Why report in public?

Francis Pedraza
Jan 31, 2018 · 7 min read

From the outside-looking-in, I remember wondering why companies aren’t more transparent, even though “transparency” is a value of our age. Everyone’s talking about it, but nobody’s doing it.

Now that I’m in a position to do things differently, I see why it’s so hard to reveal everything. The real reason isn’t trade secrets: the fear that competitors will read what you publish, drop what they’re doing, and copy you — that’s a false compliment to self, which betrays a lack of genius. Brilliance can be hidden in plain sight, and even when it is recognized, it is difficult to copy. But a company, if it is brilliant, is dynamically so — by the time you copy it, it has moved on.

Genius fears no competition. It’s a wild thing. Genius — that is, the spirit. The generating spirit. A mystery even to those creating it, a company has a living essence — a genius — something that cannot be reduced to documentation. That genius animates that people building the company— but it can’t be possessed or stolen. It’s a silly fear.

It’s a silly fear that distracts us from the true risk. The true risk is that we fail to copy ourselves. What we’re doing, what we’re attempting to do, is so daring, so difficult, so… disruptive — that the true risk is that we won’t be able to do it at all. If someone else beats us to it, it will be a triumph for humanity and we will applaud! But the danger is that we fail, and where we fail, others won’t dare tread — discouraging a possibility from further exploration, merely by the warning of our example.

Why don’t companies report in public? The real reason is embarrassment. Embarrassment, shame and the fear of social judgement are overwhelmingly powerful human emotions which introduce systematic biases to our behavior patterns and can paralyze us — if we let them.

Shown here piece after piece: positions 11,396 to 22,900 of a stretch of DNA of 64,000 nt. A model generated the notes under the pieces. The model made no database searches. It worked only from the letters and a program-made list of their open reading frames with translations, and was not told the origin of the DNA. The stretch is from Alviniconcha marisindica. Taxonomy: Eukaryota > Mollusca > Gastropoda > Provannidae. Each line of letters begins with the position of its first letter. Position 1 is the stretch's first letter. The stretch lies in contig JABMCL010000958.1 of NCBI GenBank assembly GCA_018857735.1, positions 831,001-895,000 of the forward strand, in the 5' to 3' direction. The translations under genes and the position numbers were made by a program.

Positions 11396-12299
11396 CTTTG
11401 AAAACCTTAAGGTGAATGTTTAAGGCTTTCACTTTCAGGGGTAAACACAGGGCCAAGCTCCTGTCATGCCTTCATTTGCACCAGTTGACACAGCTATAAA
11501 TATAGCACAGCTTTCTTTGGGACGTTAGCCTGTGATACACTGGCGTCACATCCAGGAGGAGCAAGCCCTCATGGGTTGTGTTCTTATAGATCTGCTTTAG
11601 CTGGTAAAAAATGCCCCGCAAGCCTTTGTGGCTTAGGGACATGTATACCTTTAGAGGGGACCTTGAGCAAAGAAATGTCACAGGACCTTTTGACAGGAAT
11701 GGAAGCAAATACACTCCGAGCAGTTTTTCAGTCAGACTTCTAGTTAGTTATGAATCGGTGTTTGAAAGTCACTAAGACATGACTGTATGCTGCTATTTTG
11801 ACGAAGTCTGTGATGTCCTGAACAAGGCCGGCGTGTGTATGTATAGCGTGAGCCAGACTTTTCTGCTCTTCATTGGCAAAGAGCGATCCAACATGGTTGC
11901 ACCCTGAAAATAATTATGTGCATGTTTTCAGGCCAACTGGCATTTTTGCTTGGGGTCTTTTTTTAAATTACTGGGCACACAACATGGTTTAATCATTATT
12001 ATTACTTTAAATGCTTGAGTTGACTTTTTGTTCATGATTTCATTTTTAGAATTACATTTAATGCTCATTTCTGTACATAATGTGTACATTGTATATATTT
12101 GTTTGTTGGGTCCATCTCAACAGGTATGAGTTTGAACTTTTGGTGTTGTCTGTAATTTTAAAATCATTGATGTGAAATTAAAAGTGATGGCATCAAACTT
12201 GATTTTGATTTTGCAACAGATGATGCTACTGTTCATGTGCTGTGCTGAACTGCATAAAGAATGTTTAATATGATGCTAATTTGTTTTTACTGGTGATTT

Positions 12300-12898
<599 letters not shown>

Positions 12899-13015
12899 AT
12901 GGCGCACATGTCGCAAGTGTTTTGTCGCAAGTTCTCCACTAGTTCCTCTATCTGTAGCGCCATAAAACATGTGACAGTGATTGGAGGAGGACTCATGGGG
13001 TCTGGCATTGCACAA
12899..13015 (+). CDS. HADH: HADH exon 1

Nothing embarrassing needs to happen for public exposure to be embarrassing. Some people just can’t handle exposure. Exposure itself is embarrassing. They want to live in private. They don’t want to be on stage. They can’t handle the attention, the judgement that comes with observation, both the criticism and the glory — they don’t have thick skin.

Thick skin takes practice. The more you publish, the less sensitive you are to negative feedback, and the more you can appreciate the benefits of living in public. For over a year, I’ve practiced “putting my brain on paper” by publishing as much of my work as possible on Medium, saying what I think without filters on Facebook, and doing other experiments in transparency.

What I’ve learned is that, over time, you create what Heidegger called a “clearing” — you create a “clearing” for yourself. The more you publish, the more you have to work with. Thinking is naturally networked. It connects to itself. A single leap into the unknown might seem insane. But over time, you discover so much that relates to it that it can’t possibly be insane. There is a compounding advantage.

Another thing I’ve learned is to be comfortable with conflict. The more you express, the more surface area you expose. The more positions you take, the more ways there are to disagree with you. The more arguments you make, the more counter-arguments can be made. Instead of being afraid of, or resisting the dialectic, you have to embrace it and participate in it. I love debate and I argue with relish. Mental fencing is a sport and both parties benefit from the thrust and parry, the duck and roll. Both inside and outside Invisible, I’m looking for debate partners.

Lastly, I have been reminded of an ancient truth. Words have power. The power of Logos across time is tremendous, and indeed, words may be the only technology — and everything else an implication of words. So I have nothing to fear from words. And the truth has nothing to fear from a lie. The important thing is to participate in the seeking of truth through words. And if you stumble, remind yourself that sins of commission are morally superior to sins of omission.

Again, why don’t companies report in public? Fear of embarrassment. This holds them back from enjoying the tremendous benefits from operating and thinking in public.

Because of this overwhelming fear, a wall has been built between insiders and outsiders. The outsiders want to look in. The insiders want to control what the outsiders see. Investors ask for information. Companies give them a pitch deck.

Even the most complete investor materials don’t really capture the operating reality of a company. The only investors that really do their due diligence are hires. Hires see everything. The good, the bad and the ugly. And they keep showing up to work every day.